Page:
No awards for a while, but today Tim Bray made me smile on twitter with this comment on the HTML5 shenanignas

This is getting weird even by Standards standards.
Have an award Tim.

Syndicated 2010-02-16 14:40:00 (Updated 2010-02-16 14:41:48) from Danny Angus

ubuntu gmail imap thunderbird lightning google calendar etc etc etc

I thought I'd post this because I handlessly failed to get it sorted 1st time, and that ole internet didn't have nice how to for n00bs.

So...

Ubuntu, install thunderbird
sudo apt-get install thunderbird
sudo apt-get install lightning-extension
sudo apt-get install calendar-google-provider

will install thunderbird and the lightning calendar extension.

this guide will get you started with imap http://mail.google.com/support/bin/answer.py?hl=en&answer=77662

NOTE: don't use the "gmail" account type, as this will only set up a POP connection, not IMAP.

This guide http://ubuntuforums.org/showthread.php?t=540330 will get you started with lightning, the crucial paragraph is this: NOTE: ignore the installation instructions, you've done that using apt.

Install both plugins, and restart Thunderbird, you will then be shown, a Calendar in the left pane, this calendar has 3 tabs Agenda, Todo and Calendars. To setup Google Calendar, click on the Calendar tab.
Click on the New Button, in the Calendar Tab, and you will be given a choice, you need to select, On the Network. Click on Next, there is an option for Google Calendar, select this.
In the Text bar under the Google Calendar you will need to enter the Link URL which allows you to write to your Account, you can find this, buy logging into the Google Calendar account you created earlier.

Create a new Calendar, or if you already have a celedar created, click on the down arrow next to the calendar. And click on Share this Calendar.
You will be taken to a new page, where you will need to click on Calendar Details on the top of this page.

Then Select the XML button, next to the Private Address, this will allow you the read/write access to the calendar, if you need read only access, or wish to share calendards with read only access, use the XML button next to the Public Tab.

When you click on the XML button a URL will be displayed (i’ve edited the whole strin below for security reasons) Copy this URL , and paste it into the Thunderbird Text box, then click on Next.

Give the Calendar a name which you will use in Thunderbird to identify this calendar, and choose a colour, this is the colour which will identify your Google Calendar, if you are using multiple calendars. Then CLick on Next and then Finish.
You will then see your calendar listed as available. you should now be able to add an event in either Thunderbird, or the wEb Interface, and both will update to show the events. You can set reminders, repeat events, and all the usual type of Schedule details.

Syndicated 2009-12-23 13:16:00 (Updated 2009-12-23 13:16:54) from Danny Angus

concordance of inanity (How many monkeys?)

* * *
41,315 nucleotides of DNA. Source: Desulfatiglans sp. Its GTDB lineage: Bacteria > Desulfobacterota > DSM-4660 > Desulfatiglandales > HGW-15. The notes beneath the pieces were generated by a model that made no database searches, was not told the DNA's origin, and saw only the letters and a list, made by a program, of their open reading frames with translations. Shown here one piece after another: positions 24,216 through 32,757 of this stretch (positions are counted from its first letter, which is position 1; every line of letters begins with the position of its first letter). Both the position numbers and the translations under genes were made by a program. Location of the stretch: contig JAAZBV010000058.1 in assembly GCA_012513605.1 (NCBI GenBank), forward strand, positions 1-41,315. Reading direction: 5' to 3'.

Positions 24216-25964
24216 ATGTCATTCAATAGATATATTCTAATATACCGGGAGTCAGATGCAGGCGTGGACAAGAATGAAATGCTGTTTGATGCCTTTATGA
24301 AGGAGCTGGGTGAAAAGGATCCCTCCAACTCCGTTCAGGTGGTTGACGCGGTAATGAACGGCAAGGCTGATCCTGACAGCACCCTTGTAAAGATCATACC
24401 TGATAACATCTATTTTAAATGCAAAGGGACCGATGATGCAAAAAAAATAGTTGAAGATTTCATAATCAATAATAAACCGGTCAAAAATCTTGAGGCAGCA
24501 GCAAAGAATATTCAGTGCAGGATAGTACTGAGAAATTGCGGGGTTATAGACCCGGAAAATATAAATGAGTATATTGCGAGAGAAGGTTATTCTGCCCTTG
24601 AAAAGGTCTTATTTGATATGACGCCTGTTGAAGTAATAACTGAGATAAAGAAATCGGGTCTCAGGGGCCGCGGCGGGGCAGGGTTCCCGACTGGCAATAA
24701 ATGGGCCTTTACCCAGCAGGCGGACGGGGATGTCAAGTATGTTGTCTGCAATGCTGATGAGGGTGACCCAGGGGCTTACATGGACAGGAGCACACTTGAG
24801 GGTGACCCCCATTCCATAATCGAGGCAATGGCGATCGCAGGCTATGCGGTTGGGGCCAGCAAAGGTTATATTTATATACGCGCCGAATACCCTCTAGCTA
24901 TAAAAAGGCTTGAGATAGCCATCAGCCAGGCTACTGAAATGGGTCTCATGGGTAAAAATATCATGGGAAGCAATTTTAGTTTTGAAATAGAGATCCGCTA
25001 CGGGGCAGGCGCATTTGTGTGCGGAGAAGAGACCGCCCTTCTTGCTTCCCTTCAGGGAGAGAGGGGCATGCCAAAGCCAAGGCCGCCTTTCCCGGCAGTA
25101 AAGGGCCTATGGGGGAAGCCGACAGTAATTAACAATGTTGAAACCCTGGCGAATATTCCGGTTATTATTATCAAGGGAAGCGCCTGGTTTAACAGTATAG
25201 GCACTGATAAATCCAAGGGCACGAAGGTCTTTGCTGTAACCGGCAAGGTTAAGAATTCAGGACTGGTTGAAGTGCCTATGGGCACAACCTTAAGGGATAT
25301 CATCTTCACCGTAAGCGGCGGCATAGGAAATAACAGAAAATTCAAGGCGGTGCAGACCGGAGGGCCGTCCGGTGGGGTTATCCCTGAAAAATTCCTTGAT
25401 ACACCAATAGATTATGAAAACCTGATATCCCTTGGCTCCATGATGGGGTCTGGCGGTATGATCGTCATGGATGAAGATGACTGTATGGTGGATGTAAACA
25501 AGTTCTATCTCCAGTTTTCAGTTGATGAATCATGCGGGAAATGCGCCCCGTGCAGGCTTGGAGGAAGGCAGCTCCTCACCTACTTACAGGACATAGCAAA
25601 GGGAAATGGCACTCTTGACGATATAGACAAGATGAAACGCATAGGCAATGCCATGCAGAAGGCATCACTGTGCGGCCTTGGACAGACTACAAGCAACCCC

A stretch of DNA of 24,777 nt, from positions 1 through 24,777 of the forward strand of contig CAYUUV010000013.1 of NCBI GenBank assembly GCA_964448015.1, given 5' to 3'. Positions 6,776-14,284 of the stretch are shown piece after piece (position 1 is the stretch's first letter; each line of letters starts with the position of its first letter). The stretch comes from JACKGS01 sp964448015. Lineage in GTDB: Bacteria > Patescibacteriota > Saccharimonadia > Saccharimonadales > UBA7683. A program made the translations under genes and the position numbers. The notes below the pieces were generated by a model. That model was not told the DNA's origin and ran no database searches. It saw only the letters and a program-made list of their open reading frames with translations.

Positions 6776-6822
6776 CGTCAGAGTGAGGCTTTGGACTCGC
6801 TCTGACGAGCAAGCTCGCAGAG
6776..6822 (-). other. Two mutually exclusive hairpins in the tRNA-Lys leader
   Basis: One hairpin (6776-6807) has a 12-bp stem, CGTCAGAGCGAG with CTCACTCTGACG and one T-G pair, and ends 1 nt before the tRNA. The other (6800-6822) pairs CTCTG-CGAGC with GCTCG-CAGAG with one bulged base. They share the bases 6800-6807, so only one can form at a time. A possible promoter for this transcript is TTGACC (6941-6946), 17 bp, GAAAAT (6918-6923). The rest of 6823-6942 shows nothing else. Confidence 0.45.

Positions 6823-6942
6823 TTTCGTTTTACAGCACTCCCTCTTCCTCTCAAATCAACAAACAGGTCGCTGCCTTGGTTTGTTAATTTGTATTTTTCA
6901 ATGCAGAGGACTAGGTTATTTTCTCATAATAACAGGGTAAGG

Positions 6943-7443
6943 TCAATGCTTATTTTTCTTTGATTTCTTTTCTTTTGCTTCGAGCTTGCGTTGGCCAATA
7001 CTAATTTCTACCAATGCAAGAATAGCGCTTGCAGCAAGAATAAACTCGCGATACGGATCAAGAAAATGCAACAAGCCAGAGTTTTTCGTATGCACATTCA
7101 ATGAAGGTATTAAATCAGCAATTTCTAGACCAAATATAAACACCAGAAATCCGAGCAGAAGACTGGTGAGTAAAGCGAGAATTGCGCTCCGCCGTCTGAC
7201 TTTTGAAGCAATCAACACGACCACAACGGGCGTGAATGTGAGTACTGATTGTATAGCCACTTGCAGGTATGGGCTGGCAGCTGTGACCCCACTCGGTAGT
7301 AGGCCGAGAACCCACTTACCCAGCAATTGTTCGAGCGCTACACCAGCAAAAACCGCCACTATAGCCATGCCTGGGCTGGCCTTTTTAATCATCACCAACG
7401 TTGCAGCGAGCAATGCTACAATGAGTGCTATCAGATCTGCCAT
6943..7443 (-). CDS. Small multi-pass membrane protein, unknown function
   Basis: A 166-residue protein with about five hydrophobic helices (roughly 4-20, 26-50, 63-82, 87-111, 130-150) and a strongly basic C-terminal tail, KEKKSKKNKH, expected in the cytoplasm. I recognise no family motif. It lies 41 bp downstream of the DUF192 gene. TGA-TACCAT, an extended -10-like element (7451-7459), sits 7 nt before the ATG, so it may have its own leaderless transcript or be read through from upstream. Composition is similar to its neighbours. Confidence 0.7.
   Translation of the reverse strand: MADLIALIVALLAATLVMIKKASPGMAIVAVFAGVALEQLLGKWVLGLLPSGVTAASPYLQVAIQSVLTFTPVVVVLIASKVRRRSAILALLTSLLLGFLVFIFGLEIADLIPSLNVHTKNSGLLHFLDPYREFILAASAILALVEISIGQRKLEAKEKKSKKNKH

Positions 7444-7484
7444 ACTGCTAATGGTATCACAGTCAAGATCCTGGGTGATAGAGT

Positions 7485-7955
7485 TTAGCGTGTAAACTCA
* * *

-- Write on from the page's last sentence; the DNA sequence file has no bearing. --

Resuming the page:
A while ago I published  a concordance of the words used to search this blog Which really only highlighted the fact that people who like to search for "penis" and "secretary sex" were probably quite disappointed when they came here.

However another day another list. According to my tweet cloud these are the most popular words in my tweets, arranged in order of popularity.

time home world blogged
w00t using night google
power people trying office friends hell
start apache anyway
phone mysql client week
android mini-note
hello theres stuff yeah apparently
help london
Seems to me that they make more sense as tweets than some of the nonsense I take time to write. What's that you say about monkeys and typewriters?

Syndicated 2009-11-30 11:04:00 (Updated 2009-11-30 11:04:29) from Danny Angus

Apache James is 10 years old too.

Happy Birthday Apache!

I was checking out the 10th anniversary press release

Several Apache projects also celebrated their 10th anniversary
and realised that Apache James is 10 years old this year as well. Way to go James Team, 10 years and we still haven't resorted to physical violence. Check the wayback machine if you don't believe me.

The top level project was established by the Board on January 22, 2003, with these ugly dudes on the 1st PMC:
Serge Knystautas
Danny Angus
Peter Goldstein
Noel Bergman
Charles Bennet

And I read the two documents The ASF was sent, I think I'm going to move to Oakland, or at least adopt their public holidays.

The Mayor of Oakland's proclamation that november 4th is Apache Software Foundation day wierd, but cool.

The Letter from Arnie. Question: Will he be back?

Syndicated 2009-11-18 12:27:00 (Updated 2009-11-18 12:27:34) from Danny Angus

What people are saying about Apache James

Here are some links I found for James related things,

Most notably I found this site JavaEye I can find a few mentions of James but the content is in Chinese. This really begs the question how can we encourage Chinese, Japanese, and people from other cultures who are not as likely to communicate in English as Americans, Europeans, and people from India, to engage with our projects?
I would love for the people who are writing on JavaEye to make themselves known to the James community, we'd be happy to help spread the word about James, and are always grateful to people who can help us to get in front of a non English speaking audience.

"James is a very solid and reliable piece of software" Thanks Ant, nice of you to say so.

Niall Commiskey wrote EMAIL notifications with Oracle SOA Suite 11g which illustrates nicely what a useful role James can plan in enterprise systems. Even if it is only used to provide a development or test environment for email, James gives java developers standards compliant protocols *and* full control over the message content and routing, you can create testing stubs, reports, and integrations into other systems that will fully expose the output from your system.

And finally this Yet another email client – Apache James Hupa from Sree Balakrishnan, talking about the latest James sub-project Hupa (IMAP-based Webmail written in GWT) If you're interested in Hupa check out the site first but you may want to read this, if there haven't been any releases yet.

Syndicated 2009-11-17 09:14:00 (Updated 2009-11-17 09:15:09) from Danny Angus